In this week’s parshah (Shemos 6:6) Hashem tells Moshe to tell the Bnei Yisrael the four leshonos of geulah: v’hotzeisi, v’hitzalti, v’ga’alti, and v’lakachti. The Mishnah in Pesachim 99b says that a poor man should be given four cups of wine, even from money that is allotted for tzedakah. Rashi there quotes a Yerushalmi in Pesachim that cites Rabbi Yochanan’s opinion that the four cups of wine that we are commanded to drink at the Pesach Seder correspond to the four leshonos of geulah as mentioned above.
The Yerushalmi also cites Rabbi Yehoshua ben Levi, who says that the four cups correspond to the word “kos” – as mentioned in the pesukim regarding the dreams of the sar hamashkim (Pharaoh’s butler).
Many Acharonim point out a seeming contradiction between the aforementioned Rashi and his commentary on a later Gemara in that perek. In Pesachim 108a the Gemara says in the name of Rabbi Yehoshua ben Levi that women are obligated in the mitzvah of drinking the four cups of wine because of the rule of af hein hayu b’osah ha’nes (they too were involved in the miracle). There Rashi explains that the four cups of wine represent the three times that the word “kos” (cup) appears in the pesukim that discuss the sar hamashkim’s dream, plus one more time for bentching. Thus, we drink four cups of wine.
Several Acharonim suggest that Rashi is consistent with each opinion in the Yerushalmi. The Gemara that says that women are obligated in the mitzvah is quoted in the name of Rabbi Yehoshua ben Levi. Therefore, on that Gemara did Rashi cite his reasoning for the four cups of wine as mentioned in the Yerushalmi.
On the pasuk in Shemos 6:6, the Ba’al Haturim says that the gematria (numerical value) of the four leshonos of geulah equals the gematria of the halacha of zeh ani b’Yisrael lo yifchesu lo mei’arba kosos – a poor man in Israel should not be given less than four cups (of wine).
The Brisker Rav, in his sefer on the Rambam, Hilchos Chametz U’matzah 7:9, explains that there are two separate aspects to the four cups of wine. One aspect is to recite the Haggadah and berachos over a kos. This is similar to the general halacha of Kiddush. The second aspect is the obligation to drink the kos. One difference between these two aspects is if one does not have wine but only has chamar medinah, such as beer. For the element of reciting over a kos, chamar medinah would suffice. However, regarding the aspect that one must drink wine, chamar medinah cannot replace wine.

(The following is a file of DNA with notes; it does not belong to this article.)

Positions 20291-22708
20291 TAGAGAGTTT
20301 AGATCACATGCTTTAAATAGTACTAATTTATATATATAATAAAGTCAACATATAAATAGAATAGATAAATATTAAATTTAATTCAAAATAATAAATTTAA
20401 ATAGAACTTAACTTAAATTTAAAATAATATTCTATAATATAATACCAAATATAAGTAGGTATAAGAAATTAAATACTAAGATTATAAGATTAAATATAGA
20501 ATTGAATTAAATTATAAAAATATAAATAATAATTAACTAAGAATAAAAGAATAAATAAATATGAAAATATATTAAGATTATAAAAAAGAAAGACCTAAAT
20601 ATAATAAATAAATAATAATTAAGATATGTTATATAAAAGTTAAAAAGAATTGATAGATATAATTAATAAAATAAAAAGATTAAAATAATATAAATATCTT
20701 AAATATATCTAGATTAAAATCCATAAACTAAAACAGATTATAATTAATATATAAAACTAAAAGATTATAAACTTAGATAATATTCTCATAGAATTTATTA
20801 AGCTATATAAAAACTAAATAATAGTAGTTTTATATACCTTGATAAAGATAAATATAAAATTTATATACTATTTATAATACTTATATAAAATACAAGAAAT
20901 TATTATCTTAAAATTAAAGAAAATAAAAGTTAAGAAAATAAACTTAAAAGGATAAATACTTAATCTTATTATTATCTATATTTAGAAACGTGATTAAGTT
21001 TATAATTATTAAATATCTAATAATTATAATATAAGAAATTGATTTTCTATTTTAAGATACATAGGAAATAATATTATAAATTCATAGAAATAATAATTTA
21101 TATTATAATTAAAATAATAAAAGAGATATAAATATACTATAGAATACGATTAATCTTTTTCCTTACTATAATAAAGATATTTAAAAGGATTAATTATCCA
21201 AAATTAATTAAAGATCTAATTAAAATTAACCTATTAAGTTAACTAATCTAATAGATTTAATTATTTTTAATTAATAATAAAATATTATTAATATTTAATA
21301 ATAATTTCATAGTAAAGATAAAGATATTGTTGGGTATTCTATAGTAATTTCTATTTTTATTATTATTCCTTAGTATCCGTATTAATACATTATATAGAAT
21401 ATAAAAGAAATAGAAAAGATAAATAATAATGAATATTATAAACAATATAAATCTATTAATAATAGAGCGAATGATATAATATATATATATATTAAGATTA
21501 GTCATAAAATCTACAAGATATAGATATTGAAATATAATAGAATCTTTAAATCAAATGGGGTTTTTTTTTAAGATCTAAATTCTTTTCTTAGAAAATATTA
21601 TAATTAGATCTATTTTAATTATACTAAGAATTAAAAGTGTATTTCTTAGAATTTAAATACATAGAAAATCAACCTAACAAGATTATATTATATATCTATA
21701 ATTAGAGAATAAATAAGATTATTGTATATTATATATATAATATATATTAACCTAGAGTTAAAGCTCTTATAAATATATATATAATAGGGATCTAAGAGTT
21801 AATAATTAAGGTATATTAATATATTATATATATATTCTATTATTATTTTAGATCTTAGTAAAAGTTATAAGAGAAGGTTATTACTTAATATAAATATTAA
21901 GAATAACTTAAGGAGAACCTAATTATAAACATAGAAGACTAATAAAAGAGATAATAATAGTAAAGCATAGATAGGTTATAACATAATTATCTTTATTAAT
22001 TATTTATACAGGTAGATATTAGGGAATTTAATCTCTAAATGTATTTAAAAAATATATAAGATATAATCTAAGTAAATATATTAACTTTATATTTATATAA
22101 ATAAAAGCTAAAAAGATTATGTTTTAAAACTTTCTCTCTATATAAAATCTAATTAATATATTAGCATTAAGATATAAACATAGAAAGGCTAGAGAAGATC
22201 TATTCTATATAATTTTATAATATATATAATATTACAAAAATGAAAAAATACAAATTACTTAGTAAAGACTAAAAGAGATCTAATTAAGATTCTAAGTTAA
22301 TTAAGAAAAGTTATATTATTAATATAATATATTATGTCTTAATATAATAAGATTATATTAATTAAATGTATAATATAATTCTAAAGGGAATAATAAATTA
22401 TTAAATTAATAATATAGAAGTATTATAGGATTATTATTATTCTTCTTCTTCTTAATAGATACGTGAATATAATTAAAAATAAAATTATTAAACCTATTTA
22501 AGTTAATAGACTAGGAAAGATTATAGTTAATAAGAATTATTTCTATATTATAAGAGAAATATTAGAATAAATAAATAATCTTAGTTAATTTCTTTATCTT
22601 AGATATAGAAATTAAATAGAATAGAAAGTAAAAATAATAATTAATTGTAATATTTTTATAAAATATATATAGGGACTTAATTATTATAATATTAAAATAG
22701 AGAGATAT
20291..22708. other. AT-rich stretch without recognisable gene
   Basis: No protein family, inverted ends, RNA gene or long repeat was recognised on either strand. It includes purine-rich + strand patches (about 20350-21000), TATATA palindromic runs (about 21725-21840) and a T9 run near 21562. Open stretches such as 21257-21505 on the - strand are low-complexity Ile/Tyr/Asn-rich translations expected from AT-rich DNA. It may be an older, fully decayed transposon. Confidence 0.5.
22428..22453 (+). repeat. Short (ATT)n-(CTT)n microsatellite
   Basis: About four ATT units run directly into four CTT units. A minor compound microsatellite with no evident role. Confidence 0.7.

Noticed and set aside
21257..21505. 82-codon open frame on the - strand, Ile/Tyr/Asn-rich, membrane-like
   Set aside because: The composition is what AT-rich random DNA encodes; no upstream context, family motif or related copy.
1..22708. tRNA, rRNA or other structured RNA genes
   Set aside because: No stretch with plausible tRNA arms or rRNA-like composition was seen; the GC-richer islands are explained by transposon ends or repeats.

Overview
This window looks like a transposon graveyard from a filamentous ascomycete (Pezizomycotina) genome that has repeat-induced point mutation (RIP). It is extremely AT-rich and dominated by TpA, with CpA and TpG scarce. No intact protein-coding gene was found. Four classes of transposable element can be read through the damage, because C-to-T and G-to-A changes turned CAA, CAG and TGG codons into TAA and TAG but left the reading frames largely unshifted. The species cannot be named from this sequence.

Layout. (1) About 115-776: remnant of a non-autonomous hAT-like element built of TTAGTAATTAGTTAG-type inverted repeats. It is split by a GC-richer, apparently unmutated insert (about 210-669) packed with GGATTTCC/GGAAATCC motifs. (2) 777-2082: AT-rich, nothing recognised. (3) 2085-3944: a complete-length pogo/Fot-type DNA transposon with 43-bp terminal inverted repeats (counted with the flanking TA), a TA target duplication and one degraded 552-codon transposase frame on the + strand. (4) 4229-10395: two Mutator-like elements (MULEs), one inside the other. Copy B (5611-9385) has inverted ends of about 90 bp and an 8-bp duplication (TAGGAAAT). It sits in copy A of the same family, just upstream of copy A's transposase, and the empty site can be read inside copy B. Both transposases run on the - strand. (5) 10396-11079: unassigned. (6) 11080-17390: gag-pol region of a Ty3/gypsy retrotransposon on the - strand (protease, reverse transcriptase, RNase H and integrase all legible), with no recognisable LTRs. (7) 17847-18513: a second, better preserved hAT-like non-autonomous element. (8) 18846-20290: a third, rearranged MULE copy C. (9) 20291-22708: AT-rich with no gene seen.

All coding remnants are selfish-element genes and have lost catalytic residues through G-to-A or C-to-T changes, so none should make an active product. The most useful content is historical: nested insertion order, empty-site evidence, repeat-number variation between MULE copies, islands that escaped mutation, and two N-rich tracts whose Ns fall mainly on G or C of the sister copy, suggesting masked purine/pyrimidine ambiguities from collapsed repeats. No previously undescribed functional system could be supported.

Additionally, only regarding the aspect of reciting the Haggadah and berachos over a cup will one be able to fulfill another person’s obligation in the mitzvah of the four cups of wine. However, each person must drink his own cup of wine.
It has been suggested that the two reasons for the mitzvah that Rashi mentions represents these two aspects of the mitzvah – namely, on the one hand, reciting the Haggadah and berachos over the cup; and on the other, actually drinking the wine.
The reason given that the four cups of wine correspond to the four leshonos of geulah represents the aspect of drinking the cups of wine. Drinking the wine is a symbol of freedom. The four leshonos of geulah are the basis for the obligation to drink the cups of wine.
The other reason mentioned, namely that the word “kos” is used three times, serves as the reason for the second aspect of the mitzvah: to recite the Haggadah and berachos over a kos.Rabbi Raphael Fuchs
About the Author: For questions or comments, e-mail RabbiRFuchs@gmail.com.
If you don't see your comment after publishing it, refresh the page.